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FunnyJohn

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  1. Renegade is now open in the former Mr. Days space in Clarendon " “You can’t swing anything in Clarendon and not get nachos,” says Crump, a 25-year industry vet (Eventide, The Ashby Inn & Restaurant) and currently the executive chef at Clarendon Ballroom. “I wanted to get away from that.” His casual menu borrows from a dozen countries and regions, from Vietnam to Egypt to Hawaii. Find curried collard greens with coconut milk, roasted harissa chicken, Filipino spring rolls, Egyptian fava bean falafel. Nothing is more than $10, and many of the dishes Crump learned how to cook from watching his fellow chefs over the years." I asked Pat how he wants his food concept to be described -- avoiding the over worked "Street Food". He said consider it food from in between the Tropics, in other words "equatorial." Anyway Pat is a talented chef and technician -- he can fix almost anything, and he sharpens my knives on his home made grindstone. The food is top quality. He has outfitted the Mr. Days space with a state-of-the-art soundstage and will be having live music there, perhaps as early as this Friday, which, since IOTA closed, will fill a void in Clarendon night life. He has retained the upper deck seating area so it will be a good venue for eating, drinking and listening to local musicians. Please stop by and give it a try.
  2. I've never been to the Palm at Tysons, so if you are literally limiting to NOVA I can't offer a suggestion for a good "steak house". There are loads of places that can do decent steak. But, in DC there are many steak houses, the foremost are Charlie Palmers, Bourbon Steak, or BLT. I am emotionally attached to the Palm in DC -- it was the first Palm to be established outside of NYC, and etc.
  3. No comment except to observe, the end is nigh. Latest development in fake meat
  4. While there is no shortage of lobsters, there may be an impending shortage of the bait -- herring -- preferred by lobster fishermen https://hotair.com/archives/2019/04/01/lobster-wars-may-put-hold/ I'm not sure I agree with the premise here if the least expensive bait becomes unavailable or increases in price that lobstermen will just not fish, instead of substituting whatever the next least expensive bait choice there is. But if true....NOOOOO!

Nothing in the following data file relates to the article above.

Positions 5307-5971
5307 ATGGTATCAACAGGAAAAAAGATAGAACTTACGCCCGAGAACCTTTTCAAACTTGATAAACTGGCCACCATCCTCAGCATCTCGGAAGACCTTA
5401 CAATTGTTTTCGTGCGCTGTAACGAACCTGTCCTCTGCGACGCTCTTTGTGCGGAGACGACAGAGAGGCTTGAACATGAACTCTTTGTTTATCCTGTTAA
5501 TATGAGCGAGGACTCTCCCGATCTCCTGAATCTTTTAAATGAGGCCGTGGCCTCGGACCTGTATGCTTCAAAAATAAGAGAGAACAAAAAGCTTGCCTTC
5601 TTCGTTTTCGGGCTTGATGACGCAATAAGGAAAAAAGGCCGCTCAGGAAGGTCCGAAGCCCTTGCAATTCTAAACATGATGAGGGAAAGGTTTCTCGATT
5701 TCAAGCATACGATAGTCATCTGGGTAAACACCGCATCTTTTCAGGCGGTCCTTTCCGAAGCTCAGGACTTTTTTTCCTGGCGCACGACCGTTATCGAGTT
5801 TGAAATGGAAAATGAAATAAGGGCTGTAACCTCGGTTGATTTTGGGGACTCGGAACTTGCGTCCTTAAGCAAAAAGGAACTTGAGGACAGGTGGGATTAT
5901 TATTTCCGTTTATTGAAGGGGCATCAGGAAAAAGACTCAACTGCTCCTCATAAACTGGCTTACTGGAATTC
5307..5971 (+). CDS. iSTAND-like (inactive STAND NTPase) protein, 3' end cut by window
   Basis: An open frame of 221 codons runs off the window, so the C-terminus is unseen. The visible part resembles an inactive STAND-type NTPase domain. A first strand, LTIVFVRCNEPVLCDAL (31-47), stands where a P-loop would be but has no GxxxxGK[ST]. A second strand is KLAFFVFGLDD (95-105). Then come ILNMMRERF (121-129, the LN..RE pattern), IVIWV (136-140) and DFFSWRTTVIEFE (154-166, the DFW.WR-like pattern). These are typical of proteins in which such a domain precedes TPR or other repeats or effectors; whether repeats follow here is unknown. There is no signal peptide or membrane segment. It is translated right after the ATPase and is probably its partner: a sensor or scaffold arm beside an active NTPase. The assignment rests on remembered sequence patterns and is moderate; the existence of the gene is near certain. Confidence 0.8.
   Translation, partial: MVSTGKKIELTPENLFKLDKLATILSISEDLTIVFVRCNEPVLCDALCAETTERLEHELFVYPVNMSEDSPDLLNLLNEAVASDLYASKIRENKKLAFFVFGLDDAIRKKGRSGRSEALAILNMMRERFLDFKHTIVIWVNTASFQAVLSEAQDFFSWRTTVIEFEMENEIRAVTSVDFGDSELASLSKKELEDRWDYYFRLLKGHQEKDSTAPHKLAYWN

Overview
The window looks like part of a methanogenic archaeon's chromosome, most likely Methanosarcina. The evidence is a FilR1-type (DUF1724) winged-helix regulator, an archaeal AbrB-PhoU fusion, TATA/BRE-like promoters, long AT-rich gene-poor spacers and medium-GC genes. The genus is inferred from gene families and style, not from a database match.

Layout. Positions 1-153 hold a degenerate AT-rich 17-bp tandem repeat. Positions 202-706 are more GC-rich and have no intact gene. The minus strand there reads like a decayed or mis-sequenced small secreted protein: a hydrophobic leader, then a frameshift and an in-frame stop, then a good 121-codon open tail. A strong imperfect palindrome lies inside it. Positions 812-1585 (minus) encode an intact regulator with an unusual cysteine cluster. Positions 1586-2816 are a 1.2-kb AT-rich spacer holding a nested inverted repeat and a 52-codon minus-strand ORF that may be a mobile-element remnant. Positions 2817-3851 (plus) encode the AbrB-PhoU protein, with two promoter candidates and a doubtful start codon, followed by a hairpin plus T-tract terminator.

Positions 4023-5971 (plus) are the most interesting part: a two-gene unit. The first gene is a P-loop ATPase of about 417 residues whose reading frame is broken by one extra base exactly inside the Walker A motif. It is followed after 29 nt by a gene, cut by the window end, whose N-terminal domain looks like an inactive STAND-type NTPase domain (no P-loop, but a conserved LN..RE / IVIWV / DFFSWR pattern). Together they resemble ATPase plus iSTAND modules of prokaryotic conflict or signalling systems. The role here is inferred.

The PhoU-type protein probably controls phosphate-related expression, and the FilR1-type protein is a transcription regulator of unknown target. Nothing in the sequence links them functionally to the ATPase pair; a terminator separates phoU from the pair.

5. Good read about fraudulent marketing and over-hyped food products: "What seems to be the issue with San Marzano tomatoes is widespread fraud. They command a higher price than regular canned tomatoes, and as with any other premium brand, counterfeits follow. Unlike faux Chanel bags, though, you can buy San Marzanos in legit stores, which is why the sheer number of knockoffs is jaw-dropping. In 2011, Edoardo Ruggiero, the president of Consorzio San Marzano, told the small Italian importing company Gustiamo that at maximum 5 percent of tomatoes sold in the U.S. as San Marzanos are real San Marzanos. So according to the guy who oversees the certification of those tomatoes, at least 95 percent of the so-called San Marzanos in the U.S. are fakes."
  6. Don: Here's an article that explains the City Council's vote from a Libertarian perspective: "With its vote on Tuesday, the D.C. City Council did what elected officials in a representative democracy are supposed to do: act as a check."
  7. Useful Q & A about eating well. I personally adhere to the Julia Child diet: everything in moderation (well mostly ).
  8. I hesitate to put this up because it might be a little too inspirational, but nevertheless...